Taking off from that red light is ultra-quick and fully automated too. The TTS gets a boost over its regular TT sibling, upping output from 211 horsepower to 265; torque stays the same at an ample 258 lb-ft. The TTS roadster is exactly a lightweight at 1,530 kilos (3,373 lbs), at least compared to the aforementioned Elise, but it nevertheless zips away from standstill to 100km/h in 5.3 seconds before topping out at a rev limited 250 km/h (155 mph). There's zero tire spin, thanks to quattro all-wheel drive along with traction control, and up at speed quattro helps it hang onto curves with ridiculous tenacity while electronic stability control made sure the optional 19-inch summer performance tires underneath this particular TTS kept glued to wet road surfaces.

Much of that sticky grip is due to Audi's magnetic ride system, standard on the TTS. A new "Sport" selection button speeds up transmission shifts, reduces steering assist, and improves the sound of the exhaust, and you can really hear it too, and truly feel the seat-of-the-pants difference.

There was a time that no pure-blood sports car fan would even consider a two-place roadster without a stick between the seats, but now there's no way to get a manual gearbox in a modern-day TT. Audi has made its ultra-efficient and wickedly quick shifting 6-speed dual-clutch S tronic sequential automatic transmission standard equipment, and the steering wheel-mounted paddles allow for a level of driver involvement that, while not as engaging as a regular old manual box, is still plenty of fun.

Better news to some is that the combination of small-displacement direct-injection turbocharged four-cylinder power and low-drag S tronic gearbox results in fuel economy numbers that defy the ball of energy under hood. What's more, the much higher-powered TTS achieves the same estimated rating as the regular TT at 9.8 L/100km in the city and 7.2 on the highway. Not bad at all.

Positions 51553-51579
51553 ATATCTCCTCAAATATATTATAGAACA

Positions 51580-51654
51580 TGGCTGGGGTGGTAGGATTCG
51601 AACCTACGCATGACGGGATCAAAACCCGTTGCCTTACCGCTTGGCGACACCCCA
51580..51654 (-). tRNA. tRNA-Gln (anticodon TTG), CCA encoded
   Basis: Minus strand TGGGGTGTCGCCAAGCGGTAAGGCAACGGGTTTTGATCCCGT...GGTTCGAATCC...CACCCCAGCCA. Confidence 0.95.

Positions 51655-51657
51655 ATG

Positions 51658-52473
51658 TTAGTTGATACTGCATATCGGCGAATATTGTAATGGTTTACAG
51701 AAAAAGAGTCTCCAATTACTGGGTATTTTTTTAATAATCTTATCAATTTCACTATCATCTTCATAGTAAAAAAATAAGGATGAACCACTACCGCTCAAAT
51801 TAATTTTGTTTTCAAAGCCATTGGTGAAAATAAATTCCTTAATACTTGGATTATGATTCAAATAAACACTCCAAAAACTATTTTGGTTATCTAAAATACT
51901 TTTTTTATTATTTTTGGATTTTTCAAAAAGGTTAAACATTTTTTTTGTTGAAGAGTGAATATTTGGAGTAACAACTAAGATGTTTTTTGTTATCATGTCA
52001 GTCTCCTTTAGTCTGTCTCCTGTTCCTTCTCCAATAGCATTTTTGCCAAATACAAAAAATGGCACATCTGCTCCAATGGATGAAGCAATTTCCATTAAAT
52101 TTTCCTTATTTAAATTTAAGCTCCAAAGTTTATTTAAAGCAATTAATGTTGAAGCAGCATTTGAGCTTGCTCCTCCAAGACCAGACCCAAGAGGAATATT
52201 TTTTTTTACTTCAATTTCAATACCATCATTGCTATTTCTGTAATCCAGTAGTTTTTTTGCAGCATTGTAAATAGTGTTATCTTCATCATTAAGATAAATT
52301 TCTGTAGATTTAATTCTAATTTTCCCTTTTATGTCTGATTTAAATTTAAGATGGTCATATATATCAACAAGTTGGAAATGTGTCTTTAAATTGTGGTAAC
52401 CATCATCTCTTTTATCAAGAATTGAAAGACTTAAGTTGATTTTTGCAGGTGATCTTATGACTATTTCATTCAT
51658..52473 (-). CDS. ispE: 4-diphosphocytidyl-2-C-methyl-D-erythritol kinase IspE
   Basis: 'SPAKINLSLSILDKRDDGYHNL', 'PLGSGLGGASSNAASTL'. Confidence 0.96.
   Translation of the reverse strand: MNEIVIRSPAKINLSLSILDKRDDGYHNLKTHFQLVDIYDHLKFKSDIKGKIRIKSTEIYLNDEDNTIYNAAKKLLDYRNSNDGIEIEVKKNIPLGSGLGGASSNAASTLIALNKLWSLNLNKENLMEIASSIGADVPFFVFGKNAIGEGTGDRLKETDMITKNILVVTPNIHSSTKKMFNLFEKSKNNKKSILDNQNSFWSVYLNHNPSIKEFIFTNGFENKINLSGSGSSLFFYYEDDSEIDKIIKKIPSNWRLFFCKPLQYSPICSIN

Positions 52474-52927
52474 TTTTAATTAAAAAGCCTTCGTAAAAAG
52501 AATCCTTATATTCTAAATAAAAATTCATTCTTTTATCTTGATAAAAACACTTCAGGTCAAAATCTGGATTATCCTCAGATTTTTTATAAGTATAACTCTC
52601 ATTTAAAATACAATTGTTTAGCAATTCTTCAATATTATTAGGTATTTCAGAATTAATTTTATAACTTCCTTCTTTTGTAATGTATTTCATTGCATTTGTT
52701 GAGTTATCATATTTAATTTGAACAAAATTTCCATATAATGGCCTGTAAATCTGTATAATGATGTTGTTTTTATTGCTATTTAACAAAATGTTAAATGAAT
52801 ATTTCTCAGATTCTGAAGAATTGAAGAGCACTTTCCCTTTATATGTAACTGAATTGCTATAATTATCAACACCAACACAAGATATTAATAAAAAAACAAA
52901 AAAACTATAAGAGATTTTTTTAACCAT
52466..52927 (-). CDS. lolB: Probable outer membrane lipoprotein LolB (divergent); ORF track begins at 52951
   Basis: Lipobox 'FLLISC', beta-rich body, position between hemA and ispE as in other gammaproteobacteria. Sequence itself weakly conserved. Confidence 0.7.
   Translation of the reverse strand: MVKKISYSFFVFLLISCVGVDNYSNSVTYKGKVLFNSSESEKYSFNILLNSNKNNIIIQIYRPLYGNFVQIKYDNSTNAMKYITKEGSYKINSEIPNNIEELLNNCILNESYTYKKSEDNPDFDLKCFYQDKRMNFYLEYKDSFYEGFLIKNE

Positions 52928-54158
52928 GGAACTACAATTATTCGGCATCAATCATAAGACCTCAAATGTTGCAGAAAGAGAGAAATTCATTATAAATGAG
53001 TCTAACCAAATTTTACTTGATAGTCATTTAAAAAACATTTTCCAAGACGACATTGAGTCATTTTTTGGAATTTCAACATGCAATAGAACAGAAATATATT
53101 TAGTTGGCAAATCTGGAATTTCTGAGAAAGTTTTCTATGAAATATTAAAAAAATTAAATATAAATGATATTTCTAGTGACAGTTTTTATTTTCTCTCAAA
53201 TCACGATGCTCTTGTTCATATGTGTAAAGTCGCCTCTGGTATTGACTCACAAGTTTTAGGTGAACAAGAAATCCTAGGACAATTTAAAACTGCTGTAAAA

Argue all you want about competitors with more power and similar fuel economy figures, but few rivals look as good as the TT. All trim levels get enhancements for 2011 too, such as new standard bi-xenon headlights, cool looking LED daytime running lights, updated bumper designs, new side mouldings, as well as a sweet sounding and better looking dual branch exhaust system. Inside, all 2011 TTs get new chrome and high-polished black interior accents that really add character. Specific to the TTS, a new high-gloss grille and chrome adorned fog lamps increase bling, while standard Silk Nappa leather seats, a leather-covered cowl above the instrument cluster, a leather centre console, and leather door pulls spiff up the rest of the cabin.

You can get into a base TT coupe for a surprisingly low $47,900 plus a $1,995 destination charge, and that's a car that includes a long list of standard features highlighted by heated power-adjustable leather seats, a multi-function flat-bottom leather-wrapped steering wheel, Bluetooth connectivity, automatic climate control, an auto-dimming rearview mirror, rain-sensing wipers, and the list goes on and on. The base TT roadster starts at $50,900 and adds the cloth top and a trunk pass-through with a ski bag. The TTS coupe, standard with 18-inch wheels, starts at $57,900, whereas the TTS roadster I tested can be had for $62,200, sans options.

While there are other roadsters out there with more power and/or lighter weight result in stronger straight-line acceleration and arguable handling benefits, the TTS delivers superb performance in an extremely sophisticated package that combines as much fun factor as eye candy. It oozes quality with attention to detail that's second to none, making it a day-to-day favourite in my books.
©(Copyright Canadian Auto Press)

Topics: Roadster, Audi, 2011, TTS, $50,000 - $74,999,